The American Academy of Sleep Medicine is tying its professional focus into its employee benefits offering, piloting an online program to help employees get more out of the time they spend sleeping.

In November, the U.S.-based Welltrinsic Sleep Network, a subsidiary of the academy, rolled out the program with the aim of helping employees track, monitor and improve their sleep. “The program has given our employees a better understanding of how they can improve their sleep, when they should be concerned about a sleep problem and what they should do to get help,” says Cecilia Bravo, director of human resources at the American Academy of Sleep Medicine. “Sleep is always a hot topic in our office, but now our employees feel more empowered to optimize their sleep for better health and productivity.”

Read: Sleep a serious issue with major productivity costs for employers 

While it’s still in the pilot phase, the program will be available to U.S. employers so they can provide their staff with a complete review of their sleep and allow them to set and track goals. As well, the program can include a reward system with paid days off or reduced health insurance premiums.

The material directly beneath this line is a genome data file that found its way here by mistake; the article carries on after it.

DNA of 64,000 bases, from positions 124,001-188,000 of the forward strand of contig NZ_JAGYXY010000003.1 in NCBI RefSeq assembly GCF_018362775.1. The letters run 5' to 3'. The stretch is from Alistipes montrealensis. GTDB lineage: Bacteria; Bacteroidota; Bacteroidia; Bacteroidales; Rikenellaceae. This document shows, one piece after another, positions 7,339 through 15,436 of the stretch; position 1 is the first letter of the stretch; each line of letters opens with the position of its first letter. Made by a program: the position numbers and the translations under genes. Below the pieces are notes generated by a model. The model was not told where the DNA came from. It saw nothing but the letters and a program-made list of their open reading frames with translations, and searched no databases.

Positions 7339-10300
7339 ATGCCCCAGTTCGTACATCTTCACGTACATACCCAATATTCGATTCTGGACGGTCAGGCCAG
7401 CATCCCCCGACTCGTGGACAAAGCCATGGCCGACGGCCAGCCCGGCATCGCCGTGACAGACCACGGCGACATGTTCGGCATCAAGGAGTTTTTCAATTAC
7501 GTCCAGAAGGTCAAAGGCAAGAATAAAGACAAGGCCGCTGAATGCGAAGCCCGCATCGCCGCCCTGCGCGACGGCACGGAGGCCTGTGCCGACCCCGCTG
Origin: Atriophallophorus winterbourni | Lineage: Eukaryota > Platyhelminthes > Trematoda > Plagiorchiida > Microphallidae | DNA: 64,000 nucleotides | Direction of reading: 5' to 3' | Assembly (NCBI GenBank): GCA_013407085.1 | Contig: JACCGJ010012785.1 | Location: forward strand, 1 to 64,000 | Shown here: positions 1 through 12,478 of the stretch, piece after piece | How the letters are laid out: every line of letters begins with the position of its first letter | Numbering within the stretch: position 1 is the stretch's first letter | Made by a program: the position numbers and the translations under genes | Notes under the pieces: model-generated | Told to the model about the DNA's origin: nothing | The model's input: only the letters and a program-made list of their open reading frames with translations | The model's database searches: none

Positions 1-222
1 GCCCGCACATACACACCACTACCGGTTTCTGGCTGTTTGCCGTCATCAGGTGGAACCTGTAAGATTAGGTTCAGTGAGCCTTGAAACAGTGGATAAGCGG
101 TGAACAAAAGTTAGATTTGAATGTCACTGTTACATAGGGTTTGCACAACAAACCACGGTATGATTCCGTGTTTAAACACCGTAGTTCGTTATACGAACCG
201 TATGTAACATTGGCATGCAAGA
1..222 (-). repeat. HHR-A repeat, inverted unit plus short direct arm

Employers are fast waking up to the economics of sleep because it’s hurting their bottom line. By far, the U.S. is feeling the most impact, clocking an economic loss of US$411 billion a year, according to a study by U.K.-based research institute RAND Europe. It found Canada has the lowest economic impact, coming in at $21.4 billion, or 1.35 per cent of its GDP.

Why aren’t North Americans getting enough sleep? There are a number of factors contributing to chronic lack of sleep, including artificial light from devices that interrupt the melatonin cycle, caffeine, stress and busy schedules, noted a report by Statistics Canada in 2017. For adults aged 18 to 64, seven to nine hours per night is recommended, but a third of adults in North America don’t get the recommended amount of sleep.

Read: Why employers stand to gain by helping their employees sleep 

As well, insufficient sleep — short duration and poor quality — is associated with a number of health conditions, including obesity, type 2 diabetes, cardiovascular disease, depression and reduced overall well-being, according to the Statistics Canada report. And it ties into the workplace, since without proper sleep, it can be hard to concentrate, focus and be present.

“Sleep is essential for health, well-being and safety, and well-rested employees are happier and more productive,” says Bravo. “Every employer should be promoting healthy sleep in their workplace.”

Copyright © 2019 Transcontinental Media G.P. Originally published on benefitscanada.com

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